Wednesday, November 13, 2013

Veterans Day Doubleheader

Bass fishing or deer hunting, bass fishing or deer hunting?...
Hell with it, it's Veterans Day and I'm going to do both because I can!

On this Veterans Day, I decided to spend my time on the water and in the woods instead of on the couch or at the desk. Feeling care-free, this is how I decided to go about my day:
  • Sleep in
  • Bass fish in the morning
  • Bowhunt in the afternoon 
  • Cocktail hour to top it all off
Normally I would wake up well before sunrise to catch the early morning bite, but not this time. I didn't want to hear any alarm clock, rooster, dog, nothing! This day was supposed to be stress free with zero deadlines. So I went about it just like that, careless as careless could be. Ya know what...I loved every minute of it!
I was greeted with bright blue skies and a reflection on the water that instantly made you think you were in a different world. I took my time loading and launching my PredatorMX with the hopes of catching a couple of bass while not worrying about anything. I worked spinnerbaits, crankbaits, and jerkbaits the first couple of hours to no avail. The bass must have been in the same "chill mode" that I was in, because they didn't want to do anything that entailed work! It was a good time to play off my relaxed and care-free attitude and slow it down a bit. I texas rigged one of my favorite worms and started chucking it to the base of cyprus trees. Jackpot!
These fish couldn't deny a slow moving meal. During the last hour on the water, I landed 3 bass up to 19". Even a couple small pickerel couldn't resist the texas rigged snack.
I'm a sucker for fall colors and observing nature in it's purest form. I couldn't pass up the opportunity to try and capture my thought process while using the lens of my camera.
After a quick turn at the house and a swap of gear, it was on to the deer woods. Check this out...I was sitting in my deer stand for what felt like an eternity (actually 4 hours total), and the craziest thing happened to me. I heard some leaves moving off to my left, but didn't see anything. I looked around to my right and didn't see anything. Then when I finally looked behind me, I finally saw it. There stood a big...fat....tall...NOTHING at all! I didn't see anything besides hundreds of leaves falling to the ground and a parade of grey squirrels acting like they were all hoped up on Mountain Dew. Bummer!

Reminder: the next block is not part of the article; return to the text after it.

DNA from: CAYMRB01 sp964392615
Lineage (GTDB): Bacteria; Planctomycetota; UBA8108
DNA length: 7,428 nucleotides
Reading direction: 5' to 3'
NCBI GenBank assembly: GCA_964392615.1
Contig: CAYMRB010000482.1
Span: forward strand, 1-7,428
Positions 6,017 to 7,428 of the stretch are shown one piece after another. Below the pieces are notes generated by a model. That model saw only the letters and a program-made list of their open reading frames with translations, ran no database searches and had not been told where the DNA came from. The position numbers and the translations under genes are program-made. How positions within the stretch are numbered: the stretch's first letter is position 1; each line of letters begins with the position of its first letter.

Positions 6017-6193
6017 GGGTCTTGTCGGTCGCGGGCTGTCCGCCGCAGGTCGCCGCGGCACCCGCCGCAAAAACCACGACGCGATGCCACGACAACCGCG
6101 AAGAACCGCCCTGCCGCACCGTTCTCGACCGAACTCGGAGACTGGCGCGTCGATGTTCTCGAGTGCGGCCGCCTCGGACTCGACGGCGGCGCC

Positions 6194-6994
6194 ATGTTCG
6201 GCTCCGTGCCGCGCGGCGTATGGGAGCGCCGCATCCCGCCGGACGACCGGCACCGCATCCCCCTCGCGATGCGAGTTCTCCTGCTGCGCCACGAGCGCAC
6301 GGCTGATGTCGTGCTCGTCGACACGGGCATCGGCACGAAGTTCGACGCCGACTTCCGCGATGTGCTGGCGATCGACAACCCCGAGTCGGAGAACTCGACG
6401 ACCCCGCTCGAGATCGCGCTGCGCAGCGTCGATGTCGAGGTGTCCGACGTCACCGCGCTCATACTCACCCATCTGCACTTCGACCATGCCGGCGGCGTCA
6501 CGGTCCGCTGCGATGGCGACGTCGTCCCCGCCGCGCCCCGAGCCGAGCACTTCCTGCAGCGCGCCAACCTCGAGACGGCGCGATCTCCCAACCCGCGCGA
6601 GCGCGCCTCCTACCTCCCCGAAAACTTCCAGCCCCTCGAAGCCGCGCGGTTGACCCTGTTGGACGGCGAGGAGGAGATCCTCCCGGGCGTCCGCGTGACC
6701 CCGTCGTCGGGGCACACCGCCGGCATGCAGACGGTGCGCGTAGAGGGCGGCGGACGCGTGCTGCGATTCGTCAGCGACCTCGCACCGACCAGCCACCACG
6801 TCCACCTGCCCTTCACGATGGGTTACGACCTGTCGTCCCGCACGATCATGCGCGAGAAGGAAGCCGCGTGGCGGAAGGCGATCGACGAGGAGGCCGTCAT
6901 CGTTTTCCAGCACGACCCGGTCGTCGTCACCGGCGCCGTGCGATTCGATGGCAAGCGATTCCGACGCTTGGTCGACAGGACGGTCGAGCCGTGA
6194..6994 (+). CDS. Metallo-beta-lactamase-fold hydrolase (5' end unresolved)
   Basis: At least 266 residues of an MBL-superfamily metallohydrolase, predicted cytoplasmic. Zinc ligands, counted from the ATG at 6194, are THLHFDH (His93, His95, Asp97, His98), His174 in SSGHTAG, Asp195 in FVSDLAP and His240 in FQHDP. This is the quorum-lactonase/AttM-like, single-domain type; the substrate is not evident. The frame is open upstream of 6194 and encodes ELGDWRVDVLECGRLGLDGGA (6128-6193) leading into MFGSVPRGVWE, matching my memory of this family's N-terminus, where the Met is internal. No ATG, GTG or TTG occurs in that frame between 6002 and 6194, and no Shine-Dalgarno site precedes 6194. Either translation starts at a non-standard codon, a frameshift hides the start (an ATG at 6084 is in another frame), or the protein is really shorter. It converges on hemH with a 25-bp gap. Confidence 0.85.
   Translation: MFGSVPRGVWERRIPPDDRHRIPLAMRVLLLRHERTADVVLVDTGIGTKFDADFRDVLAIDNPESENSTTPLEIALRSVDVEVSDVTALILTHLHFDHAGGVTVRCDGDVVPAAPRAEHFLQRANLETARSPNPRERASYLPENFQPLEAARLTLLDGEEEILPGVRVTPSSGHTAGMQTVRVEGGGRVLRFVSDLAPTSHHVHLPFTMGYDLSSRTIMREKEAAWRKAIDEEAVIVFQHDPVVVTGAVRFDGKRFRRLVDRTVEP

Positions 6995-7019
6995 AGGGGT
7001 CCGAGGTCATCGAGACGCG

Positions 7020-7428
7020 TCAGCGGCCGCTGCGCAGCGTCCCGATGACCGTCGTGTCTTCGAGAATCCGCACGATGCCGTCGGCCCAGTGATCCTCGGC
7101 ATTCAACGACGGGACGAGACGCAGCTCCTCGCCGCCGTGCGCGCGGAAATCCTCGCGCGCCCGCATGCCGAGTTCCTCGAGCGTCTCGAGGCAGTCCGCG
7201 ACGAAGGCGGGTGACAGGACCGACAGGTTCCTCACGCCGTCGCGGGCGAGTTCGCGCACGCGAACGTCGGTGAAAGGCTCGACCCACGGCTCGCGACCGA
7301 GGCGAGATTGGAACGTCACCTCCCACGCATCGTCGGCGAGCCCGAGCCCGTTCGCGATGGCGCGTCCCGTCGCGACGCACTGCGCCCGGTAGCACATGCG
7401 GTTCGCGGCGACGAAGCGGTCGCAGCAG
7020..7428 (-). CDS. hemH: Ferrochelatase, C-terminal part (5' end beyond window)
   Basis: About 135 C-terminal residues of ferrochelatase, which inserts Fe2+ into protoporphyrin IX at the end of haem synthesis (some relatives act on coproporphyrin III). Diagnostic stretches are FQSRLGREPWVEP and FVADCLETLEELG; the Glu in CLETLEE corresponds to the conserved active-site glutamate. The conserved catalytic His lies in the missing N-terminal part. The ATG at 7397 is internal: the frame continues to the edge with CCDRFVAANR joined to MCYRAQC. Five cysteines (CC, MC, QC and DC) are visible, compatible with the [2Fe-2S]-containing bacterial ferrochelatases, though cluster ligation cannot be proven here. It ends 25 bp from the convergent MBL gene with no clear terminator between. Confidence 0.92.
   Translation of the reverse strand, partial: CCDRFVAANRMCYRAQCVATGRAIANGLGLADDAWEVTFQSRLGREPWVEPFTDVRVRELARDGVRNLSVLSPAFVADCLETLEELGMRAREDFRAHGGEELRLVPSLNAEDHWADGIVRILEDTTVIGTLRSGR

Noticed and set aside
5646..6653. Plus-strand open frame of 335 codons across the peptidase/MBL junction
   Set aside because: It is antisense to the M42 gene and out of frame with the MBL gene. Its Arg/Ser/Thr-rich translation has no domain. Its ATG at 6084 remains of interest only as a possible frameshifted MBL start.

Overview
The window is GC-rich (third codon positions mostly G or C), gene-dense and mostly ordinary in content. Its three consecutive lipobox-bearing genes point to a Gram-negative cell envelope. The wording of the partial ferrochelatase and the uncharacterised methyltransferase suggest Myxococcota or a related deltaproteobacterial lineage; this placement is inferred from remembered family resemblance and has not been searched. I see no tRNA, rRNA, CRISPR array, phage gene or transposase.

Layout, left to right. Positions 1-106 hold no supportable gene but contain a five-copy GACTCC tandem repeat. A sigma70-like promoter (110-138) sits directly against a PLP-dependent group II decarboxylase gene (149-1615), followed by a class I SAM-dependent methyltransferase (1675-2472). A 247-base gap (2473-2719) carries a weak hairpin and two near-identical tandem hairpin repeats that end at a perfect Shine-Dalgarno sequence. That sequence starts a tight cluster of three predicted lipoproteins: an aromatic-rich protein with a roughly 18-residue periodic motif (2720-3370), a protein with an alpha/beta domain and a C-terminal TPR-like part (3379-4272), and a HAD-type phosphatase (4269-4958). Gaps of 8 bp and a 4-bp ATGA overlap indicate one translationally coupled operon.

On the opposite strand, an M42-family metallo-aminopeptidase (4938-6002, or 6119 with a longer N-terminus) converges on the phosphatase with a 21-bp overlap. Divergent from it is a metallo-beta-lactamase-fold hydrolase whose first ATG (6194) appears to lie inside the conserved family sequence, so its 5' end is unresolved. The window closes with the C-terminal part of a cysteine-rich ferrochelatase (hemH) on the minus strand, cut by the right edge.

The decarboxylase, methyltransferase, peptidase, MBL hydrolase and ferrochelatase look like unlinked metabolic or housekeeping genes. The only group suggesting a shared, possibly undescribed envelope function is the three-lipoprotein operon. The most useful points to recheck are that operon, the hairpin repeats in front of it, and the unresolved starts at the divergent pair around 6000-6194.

That was it, my happy-go-lucky Veterans Day was in the books. I would be messing up if I didn't give credit where credit is due. Saying this not only as an American, but also as a veteran, thank you to those that have served, are actively serving, and to those that one day will take the oath to support and defend our great nation. Please, don't forget about these men and women the other 364 days of the year. Currently on active duty, I can tell you that there is nothing better than having somebody randomly tell you, "Sir, thank you for your service." Sometimes it's those little things that keeps us going with a smile.
Cheers to our Veterans! 
~See ya on the water!


Monday, November 11, 2013

Tip of the Week: Smartphone Apps

It's almost impossible NOT to see somebody on a smartphone in this day and age. Well, if you're one of those smartphone users that have not caught on to some useful tools that can be used on the water, you're behind the power curve! Many apps out there (Fishweather, Scoutlook, Navionics) are available at your finger tips to help you plan your next angling adventure. From tide charts, wind forecasts, solunar data, navigation, etc, these apps have it all. Some apps may a cost a few dollars, but they're well worth it. Before you take your next trip, do yourself a favor and browse around the app store on your phone and check out some of these apps. You will be glad that you did!